In the floor, on either side of my fireplace, lie two buffalo skulls. They are white and weathered, the horns cracked and bleached by the snows and frosts and the rains and heats of many winters and summers. Often, late at night, when the house is quiet, I sit before the fire, and muse and dream of the old days; and as I gaze at these relics of the past, they take life before my eyes. The matted brown hair again clothes the dry bone, and in the empty orbits the wild eyes gleam. Above me curves the blue arch; away on every hand stretches the yellow prairie, and scattered near and far are the dark forms of buffalo. They dot the rolling hills, quietly feeding like tame cattle, or lie at ease on the slopes, chewing the cud and half asleep. The yellow calves are close by their mothers; on little eminences the great bulls paw the dust, and mutter and moan, while those whose horns have grown one, two, and three winters are mingled with their elders.
Not less peaceful is the scene near some river-bank, when the herds come down to water. From the high prairie on every side they stream into the valley, stringing along in single file, each band following the deep trail worn in the parched soil by the tireless feet of generations of their kind. At a quick walk they swing along, their heads held low; the long beards of the bulls sweep the ground; the shuffling tread of many hoofs marks their passing, and above each long line rises a cloud of dust that sometimes obscures the westering sun.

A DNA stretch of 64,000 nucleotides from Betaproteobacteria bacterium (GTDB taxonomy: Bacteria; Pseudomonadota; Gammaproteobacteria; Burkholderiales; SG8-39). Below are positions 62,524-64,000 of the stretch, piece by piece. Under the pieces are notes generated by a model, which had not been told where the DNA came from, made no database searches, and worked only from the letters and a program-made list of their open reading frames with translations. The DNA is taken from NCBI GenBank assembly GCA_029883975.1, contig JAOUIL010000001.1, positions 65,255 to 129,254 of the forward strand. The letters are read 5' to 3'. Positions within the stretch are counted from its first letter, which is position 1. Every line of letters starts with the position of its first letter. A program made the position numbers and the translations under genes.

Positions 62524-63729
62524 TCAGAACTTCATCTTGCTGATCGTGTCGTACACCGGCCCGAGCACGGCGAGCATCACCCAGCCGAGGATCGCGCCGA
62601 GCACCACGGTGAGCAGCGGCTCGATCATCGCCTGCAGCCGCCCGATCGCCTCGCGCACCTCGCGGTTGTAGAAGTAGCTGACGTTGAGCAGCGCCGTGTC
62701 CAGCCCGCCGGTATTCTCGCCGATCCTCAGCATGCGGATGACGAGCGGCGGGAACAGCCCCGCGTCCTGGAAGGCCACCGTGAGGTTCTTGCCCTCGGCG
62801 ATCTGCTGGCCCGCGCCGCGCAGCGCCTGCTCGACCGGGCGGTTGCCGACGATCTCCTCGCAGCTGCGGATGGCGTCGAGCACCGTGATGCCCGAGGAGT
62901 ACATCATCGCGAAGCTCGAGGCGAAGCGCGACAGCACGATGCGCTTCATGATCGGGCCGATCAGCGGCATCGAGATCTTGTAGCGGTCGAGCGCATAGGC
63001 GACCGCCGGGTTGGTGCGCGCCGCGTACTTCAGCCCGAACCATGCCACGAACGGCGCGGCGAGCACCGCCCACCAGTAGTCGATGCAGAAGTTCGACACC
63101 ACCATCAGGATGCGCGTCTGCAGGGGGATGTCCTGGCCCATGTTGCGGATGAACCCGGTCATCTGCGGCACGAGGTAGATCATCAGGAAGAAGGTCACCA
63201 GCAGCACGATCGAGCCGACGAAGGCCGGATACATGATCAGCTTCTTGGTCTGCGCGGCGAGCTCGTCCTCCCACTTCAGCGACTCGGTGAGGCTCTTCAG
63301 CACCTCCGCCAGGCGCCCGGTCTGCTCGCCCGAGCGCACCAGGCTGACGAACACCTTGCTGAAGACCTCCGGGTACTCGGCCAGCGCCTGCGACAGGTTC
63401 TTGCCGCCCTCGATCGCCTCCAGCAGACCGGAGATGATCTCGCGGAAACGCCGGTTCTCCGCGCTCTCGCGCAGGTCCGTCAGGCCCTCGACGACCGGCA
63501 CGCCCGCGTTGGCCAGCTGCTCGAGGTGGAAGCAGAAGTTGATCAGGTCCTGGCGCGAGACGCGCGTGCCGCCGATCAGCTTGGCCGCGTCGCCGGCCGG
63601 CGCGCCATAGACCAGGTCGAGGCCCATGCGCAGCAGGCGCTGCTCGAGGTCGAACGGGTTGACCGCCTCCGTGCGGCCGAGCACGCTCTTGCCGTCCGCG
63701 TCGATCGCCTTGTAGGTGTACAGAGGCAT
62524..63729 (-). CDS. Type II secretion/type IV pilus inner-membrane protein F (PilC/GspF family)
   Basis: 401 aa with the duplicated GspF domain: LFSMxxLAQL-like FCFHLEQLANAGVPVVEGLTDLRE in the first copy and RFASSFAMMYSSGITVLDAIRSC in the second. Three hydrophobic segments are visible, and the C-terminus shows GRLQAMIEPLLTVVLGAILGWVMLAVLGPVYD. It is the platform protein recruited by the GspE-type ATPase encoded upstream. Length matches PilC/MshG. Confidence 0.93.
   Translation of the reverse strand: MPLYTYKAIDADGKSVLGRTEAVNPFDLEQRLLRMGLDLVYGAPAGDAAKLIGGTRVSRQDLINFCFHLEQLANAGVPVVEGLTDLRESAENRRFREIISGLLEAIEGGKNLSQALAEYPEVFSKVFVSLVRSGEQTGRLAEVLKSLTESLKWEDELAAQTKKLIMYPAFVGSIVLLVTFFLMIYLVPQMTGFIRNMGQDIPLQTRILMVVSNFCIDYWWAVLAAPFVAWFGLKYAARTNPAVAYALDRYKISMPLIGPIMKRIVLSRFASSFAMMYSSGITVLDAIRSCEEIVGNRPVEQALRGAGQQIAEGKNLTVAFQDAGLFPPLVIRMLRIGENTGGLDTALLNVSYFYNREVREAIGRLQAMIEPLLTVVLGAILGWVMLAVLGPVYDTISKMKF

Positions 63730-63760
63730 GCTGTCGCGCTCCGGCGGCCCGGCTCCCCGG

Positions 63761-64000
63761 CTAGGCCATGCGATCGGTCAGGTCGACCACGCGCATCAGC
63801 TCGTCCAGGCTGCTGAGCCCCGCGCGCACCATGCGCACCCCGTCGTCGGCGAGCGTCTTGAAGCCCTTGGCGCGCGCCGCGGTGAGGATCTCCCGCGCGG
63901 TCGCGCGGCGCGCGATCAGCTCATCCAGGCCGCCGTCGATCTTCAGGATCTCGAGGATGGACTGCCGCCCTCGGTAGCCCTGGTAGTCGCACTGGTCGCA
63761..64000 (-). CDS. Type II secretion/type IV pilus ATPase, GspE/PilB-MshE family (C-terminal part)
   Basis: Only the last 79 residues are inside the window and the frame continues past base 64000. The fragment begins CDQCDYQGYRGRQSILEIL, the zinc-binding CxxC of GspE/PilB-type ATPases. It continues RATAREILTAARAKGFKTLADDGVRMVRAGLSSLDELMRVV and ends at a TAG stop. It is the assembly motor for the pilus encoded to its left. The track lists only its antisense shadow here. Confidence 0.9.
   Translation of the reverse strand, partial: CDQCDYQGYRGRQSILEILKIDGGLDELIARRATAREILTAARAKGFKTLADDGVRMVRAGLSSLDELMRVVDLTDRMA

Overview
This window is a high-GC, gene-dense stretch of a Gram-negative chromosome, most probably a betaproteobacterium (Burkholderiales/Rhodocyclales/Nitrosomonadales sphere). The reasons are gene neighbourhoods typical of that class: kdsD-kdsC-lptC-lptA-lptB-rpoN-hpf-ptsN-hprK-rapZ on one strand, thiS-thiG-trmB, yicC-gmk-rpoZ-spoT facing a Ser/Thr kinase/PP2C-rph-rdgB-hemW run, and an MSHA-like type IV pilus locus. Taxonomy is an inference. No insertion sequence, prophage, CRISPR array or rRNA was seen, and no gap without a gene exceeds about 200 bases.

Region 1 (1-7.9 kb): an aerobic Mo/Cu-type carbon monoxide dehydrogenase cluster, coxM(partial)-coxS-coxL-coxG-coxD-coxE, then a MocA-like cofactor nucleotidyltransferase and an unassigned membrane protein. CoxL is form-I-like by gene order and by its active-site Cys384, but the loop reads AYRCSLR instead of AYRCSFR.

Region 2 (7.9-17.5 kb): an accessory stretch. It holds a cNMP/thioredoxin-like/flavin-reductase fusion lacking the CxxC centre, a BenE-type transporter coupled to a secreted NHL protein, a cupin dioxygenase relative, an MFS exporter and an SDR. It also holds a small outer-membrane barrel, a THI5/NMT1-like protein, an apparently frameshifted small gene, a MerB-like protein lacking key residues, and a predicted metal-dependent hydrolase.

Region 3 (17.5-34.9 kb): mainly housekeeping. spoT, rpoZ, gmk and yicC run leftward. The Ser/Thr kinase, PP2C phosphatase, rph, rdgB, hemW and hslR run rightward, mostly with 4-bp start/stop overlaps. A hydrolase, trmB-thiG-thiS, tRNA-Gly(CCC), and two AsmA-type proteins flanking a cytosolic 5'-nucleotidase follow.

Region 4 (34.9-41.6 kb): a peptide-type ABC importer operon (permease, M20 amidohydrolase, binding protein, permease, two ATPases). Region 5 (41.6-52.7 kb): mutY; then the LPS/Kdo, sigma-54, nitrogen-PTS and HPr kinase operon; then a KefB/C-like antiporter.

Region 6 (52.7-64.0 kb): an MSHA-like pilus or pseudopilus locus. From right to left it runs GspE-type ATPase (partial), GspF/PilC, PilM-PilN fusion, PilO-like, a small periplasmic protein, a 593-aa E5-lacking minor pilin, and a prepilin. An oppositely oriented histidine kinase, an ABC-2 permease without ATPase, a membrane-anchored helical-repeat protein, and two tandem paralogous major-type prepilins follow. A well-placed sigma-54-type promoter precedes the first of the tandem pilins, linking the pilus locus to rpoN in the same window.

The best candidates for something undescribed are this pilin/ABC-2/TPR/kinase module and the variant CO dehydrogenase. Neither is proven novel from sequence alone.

Life, activity, excitement, mark another memory as vivid as these. From behind a near hill, mounted men ride out, and charge down toward the herd. For an instant the buffalo pause to stare, and then crowd together in a close throng, jostling and pushing each other, a confused mass of horns, hair, and hoofs. Heads down and tails in air, they rush away from their pursuers; and as they race along herd joins herd, till the black mass sweeping over the prairie numbers thousands. On its skirts hover the active, nimble horsemen, with twanging bowstrings and sharp arrows piercing many fat cows. The naked Indians cling to their naked horses as if the two were parts of one incomparable animal, and swing and yield to every motion of their steeds with the grace of perfect horsemanship. The ponies, as quick and skilful as the men, race up beside the fattest of the herd, swing off to avoid the charge of a maddened cow, and returning, dart close to the victim, whirling hither and yon, like swallows on the wing. And their riders, with the unconscious skill, grace, and power of matchless archery, are drawing their bows to the arrow's head, and driving the feathered shaft deep through the bodies of the buffalo. Returning on their tracks, they skin the dead, then load meat and robes on their horses, and with laughter and jest ride away.
After them, on the deserted prairie, come the wolves to tear at the carcasses. The rain and the snow wash the blood from the bones, and fade and bleach the hair. For a few months the skeleton holds together; then it falls down, and the fox and the badger pull about the whitening bones, and scatter them over the plain. In some such way came the bones of this cow and this bull of mine on the prairie where I found them, and picked them up to keep as mementoes of the past, to dream over, and in such revery to see again the swelling hosts which yesterday covered the plains, and to-day are but a dream.